COSMIC SECRETS
The Enigmas on Mars 48
 Spirit in "Columbia Hills"
Spirit PIA07829
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Image credit: NASA/JPL-Caltech
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Special-Effects Spirit in "Columbia Hills"

This synthetic image of the Spirit Mars Exploration Rover in the "Columbia Hills" was produced using "Virtual Presence in Space" technology. Developed at NASA's Jet Propulsion Laboratory, Pasadena, Calif., this technology combines visualization and image-processing tools with Hollywood-style special effects. The image was created using a photorealistic model of the rover and an image taken by the Spirit navigation camera during the rover's 438th Martian day, or sol ( March 27, 2005); see PIA07829. The size of the rover in the image is approximately correct and was based on the size of the rover tracks in the navigation-camera image.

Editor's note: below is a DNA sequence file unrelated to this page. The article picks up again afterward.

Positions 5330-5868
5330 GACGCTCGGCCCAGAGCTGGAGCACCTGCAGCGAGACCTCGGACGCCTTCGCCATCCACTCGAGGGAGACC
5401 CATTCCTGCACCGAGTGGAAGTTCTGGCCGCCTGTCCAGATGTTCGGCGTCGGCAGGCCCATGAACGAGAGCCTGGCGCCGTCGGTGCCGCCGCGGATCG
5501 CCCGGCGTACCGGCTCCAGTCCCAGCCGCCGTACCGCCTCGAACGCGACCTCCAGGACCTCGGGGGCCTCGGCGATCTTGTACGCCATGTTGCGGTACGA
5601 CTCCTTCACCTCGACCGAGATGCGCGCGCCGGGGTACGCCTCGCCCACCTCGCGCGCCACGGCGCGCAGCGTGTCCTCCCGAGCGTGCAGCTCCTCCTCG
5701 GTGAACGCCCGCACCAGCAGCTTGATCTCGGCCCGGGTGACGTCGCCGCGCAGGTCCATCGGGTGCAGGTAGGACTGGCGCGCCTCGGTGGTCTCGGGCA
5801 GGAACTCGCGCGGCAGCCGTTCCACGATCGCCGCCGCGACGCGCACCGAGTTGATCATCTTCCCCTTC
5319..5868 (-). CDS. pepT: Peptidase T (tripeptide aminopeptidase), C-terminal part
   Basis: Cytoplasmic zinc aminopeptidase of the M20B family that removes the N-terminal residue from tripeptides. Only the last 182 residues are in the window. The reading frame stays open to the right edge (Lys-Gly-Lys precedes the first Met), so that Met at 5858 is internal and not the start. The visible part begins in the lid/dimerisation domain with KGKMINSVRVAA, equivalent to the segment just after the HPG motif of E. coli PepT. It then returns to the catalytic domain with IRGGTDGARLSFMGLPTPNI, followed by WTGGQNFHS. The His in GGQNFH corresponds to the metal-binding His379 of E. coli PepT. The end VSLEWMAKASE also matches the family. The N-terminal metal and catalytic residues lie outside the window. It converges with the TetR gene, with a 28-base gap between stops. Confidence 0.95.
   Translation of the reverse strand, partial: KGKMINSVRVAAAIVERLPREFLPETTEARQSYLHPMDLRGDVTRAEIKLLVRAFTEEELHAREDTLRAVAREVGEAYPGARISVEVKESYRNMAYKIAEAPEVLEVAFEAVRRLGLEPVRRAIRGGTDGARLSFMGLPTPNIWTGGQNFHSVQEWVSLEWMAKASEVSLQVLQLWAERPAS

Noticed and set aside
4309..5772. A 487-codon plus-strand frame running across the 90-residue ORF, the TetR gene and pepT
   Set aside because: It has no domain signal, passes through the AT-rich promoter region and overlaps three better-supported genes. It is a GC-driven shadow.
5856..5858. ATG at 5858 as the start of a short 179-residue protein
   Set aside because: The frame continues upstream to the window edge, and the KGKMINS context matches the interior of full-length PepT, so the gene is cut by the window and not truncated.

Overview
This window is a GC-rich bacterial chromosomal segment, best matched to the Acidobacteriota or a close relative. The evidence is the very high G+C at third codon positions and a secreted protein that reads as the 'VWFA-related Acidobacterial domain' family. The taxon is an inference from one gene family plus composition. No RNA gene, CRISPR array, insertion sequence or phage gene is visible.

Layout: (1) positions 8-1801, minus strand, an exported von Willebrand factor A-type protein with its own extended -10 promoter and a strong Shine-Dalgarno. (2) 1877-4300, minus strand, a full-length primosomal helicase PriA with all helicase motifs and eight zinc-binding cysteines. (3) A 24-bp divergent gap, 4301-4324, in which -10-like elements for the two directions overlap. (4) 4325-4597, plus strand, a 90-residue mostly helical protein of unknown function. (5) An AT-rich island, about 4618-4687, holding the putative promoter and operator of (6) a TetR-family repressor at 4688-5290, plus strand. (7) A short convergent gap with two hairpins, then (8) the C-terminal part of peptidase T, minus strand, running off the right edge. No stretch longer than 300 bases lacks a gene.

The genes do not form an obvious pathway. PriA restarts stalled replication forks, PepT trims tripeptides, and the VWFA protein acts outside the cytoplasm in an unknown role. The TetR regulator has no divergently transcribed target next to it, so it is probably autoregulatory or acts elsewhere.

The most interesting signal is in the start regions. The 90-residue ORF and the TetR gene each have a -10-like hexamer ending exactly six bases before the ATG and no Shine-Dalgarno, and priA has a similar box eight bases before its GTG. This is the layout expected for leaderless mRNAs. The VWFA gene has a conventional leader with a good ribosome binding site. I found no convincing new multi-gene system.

Because this synthesis provides viewers with a sense of their own "virtual presence" (as if they were there themselves), such views can be useful to mission teams in planning exploration by enhancing perspective and a sense of scale.

Image Note: Rover model by Dan Maas; synthetic image by Koji Kuramura, Zareh Gorjian, Mike Stetson and Eric M. De Jong.

Credit: NASA/JPL-Caltech

Spirit in "Columbia Hills"
Spirit :: PIA07829 :: Sol 438
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Image credit: NASA/JPL
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Original Caption Released with Image: